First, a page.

Dr Rachel Macrorie recently participated in a four-day workshop entitled ‘Interfacing Infrastructures in Cities: Politics and Spatialities of the Urban Nexus’, which was jointly organised by Prof. Jochen Monstad (University of Utrecht, NL) and Prof. Oliver Coutard (LATTS, University Paris-Est, France).
Held in the historic town of Autun in the beautiful Burgundy countryside, the meeting brought together urban geographers, environmental historians, reflexive technologists, sociologists and anthropologists. Each participant had prepared a draft paper in relation to the workshop theme.
Dr. Macrorie’s paper, co-authored with Prof. Marvin, questions why integrated approaches have become the guiding maxim for enabling resource efficient material flows, smart and connected cites, and resilient economies. By critically appraising three contemporary urban integration techniques (nexus thinking/ urban operating systems/ economic agglomeration), they suggest that there has been a move away from the modernist ideal of an integrated metropolitan whole. Today, urban integration represents a very different agenda, that is underpinned by different practices & knowledges, and that can serve to further fragment the city. The paper suggests that this shift in modes of urban integration raises an important set of critical social science research questions.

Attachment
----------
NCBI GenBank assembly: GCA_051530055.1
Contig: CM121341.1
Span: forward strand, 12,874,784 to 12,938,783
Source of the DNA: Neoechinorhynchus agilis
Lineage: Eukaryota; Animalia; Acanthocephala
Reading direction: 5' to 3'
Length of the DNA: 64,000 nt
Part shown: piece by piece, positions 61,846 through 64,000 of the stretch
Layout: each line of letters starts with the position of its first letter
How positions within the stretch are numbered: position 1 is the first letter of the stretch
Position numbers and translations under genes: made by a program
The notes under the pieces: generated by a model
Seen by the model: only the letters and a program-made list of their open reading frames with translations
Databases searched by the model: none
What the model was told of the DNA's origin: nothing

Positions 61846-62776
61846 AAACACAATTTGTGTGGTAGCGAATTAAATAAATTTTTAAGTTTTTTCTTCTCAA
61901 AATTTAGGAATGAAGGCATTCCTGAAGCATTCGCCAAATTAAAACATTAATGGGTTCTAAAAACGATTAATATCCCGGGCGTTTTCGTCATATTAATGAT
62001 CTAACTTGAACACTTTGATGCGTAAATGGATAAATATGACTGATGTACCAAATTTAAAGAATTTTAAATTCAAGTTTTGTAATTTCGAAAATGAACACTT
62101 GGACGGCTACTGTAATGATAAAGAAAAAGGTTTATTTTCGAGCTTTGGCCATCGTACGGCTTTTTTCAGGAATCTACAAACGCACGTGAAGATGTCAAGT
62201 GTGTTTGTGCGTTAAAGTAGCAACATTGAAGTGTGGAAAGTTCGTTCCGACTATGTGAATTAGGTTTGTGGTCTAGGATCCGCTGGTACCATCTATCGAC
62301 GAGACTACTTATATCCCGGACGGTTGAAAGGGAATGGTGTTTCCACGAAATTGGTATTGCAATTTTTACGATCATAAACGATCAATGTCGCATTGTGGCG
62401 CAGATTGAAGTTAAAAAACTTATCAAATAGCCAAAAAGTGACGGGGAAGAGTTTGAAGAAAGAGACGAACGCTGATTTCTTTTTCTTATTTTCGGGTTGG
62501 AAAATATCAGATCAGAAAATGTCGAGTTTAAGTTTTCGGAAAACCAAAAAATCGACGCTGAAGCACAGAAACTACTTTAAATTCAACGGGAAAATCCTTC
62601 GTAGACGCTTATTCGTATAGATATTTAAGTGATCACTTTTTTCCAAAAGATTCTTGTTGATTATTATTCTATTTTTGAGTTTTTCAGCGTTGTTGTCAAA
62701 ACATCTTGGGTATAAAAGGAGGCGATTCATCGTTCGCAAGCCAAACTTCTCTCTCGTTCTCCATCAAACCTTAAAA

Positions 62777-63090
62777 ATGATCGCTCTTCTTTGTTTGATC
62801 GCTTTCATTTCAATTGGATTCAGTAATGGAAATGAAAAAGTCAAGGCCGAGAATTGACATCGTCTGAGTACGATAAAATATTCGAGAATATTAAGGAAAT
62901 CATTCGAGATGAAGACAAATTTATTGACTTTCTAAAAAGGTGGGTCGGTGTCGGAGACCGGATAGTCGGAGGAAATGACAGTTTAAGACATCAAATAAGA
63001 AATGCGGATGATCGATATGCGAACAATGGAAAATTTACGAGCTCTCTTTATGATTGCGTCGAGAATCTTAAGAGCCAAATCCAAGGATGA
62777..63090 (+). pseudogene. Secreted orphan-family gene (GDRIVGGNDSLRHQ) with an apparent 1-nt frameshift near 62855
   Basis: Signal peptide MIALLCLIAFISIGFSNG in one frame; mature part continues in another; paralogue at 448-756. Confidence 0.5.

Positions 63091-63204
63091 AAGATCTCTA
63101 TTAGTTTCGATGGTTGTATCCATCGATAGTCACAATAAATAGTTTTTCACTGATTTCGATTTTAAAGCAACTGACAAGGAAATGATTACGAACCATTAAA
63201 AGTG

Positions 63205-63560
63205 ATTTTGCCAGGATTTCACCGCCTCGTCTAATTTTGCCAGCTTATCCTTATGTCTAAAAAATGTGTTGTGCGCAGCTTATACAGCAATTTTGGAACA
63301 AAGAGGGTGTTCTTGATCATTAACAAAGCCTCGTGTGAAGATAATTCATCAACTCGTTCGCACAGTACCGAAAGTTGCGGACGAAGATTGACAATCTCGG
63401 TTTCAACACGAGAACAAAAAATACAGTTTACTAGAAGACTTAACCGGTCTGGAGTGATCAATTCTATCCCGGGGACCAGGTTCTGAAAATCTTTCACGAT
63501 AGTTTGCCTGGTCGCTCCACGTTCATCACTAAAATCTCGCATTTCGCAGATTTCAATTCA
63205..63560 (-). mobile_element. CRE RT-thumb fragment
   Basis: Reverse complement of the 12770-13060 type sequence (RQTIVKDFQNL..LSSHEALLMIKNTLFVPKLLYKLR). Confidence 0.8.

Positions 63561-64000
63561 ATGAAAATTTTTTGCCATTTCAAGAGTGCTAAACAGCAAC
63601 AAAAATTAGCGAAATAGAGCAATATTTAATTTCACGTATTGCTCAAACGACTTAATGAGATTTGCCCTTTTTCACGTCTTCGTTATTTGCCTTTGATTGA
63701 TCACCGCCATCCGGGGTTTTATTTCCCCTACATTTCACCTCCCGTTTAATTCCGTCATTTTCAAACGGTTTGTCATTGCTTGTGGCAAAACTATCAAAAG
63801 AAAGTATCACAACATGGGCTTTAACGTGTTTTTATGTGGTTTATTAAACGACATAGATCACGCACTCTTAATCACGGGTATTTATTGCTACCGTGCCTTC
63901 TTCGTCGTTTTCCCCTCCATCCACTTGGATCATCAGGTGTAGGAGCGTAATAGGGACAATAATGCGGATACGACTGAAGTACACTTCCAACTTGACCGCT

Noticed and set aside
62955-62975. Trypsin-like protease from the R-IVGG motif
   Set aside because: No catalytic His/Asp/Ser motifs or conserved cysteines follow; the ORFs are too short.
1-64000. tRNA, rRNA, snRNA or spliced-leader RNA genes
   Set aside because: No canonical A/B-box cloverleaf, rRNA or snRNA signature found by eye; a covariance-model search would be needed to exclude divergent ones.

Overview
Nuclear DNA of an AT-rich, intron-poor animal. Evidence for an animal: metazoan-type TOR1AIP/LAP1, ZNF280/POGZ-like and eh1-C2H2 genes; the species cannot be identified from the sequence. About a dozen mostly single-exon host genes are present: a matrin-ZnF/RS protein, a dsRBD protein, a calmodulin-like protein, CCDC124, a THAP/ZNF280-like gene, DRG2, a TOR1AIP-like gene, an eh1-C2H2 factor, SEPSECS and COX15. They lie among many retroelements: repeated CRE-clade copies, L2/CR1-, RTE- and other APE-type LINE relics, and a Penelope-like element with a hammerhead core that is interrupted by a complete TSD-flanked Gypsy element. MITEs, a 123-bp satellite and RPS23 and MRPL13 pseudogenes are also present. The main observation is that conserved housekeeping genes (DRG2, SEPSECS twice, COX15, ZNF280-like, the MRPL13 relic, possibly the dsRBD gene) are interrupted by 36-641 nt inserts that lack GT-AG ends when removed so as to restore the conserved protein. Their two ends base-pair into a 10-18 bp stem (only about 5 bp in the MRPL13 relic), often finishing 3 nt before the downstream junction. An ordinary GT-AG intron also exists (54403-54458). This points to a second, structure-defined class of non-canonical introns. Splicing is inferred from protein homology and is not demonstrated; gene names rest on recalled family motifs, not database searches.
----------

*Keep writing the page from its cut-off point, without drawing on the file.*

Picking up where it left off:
All 14 papers were appraised in a constructive round-table format with discussants and open floor debates. This process has resulted in a forthcoming special issue by the journal Urban Studies.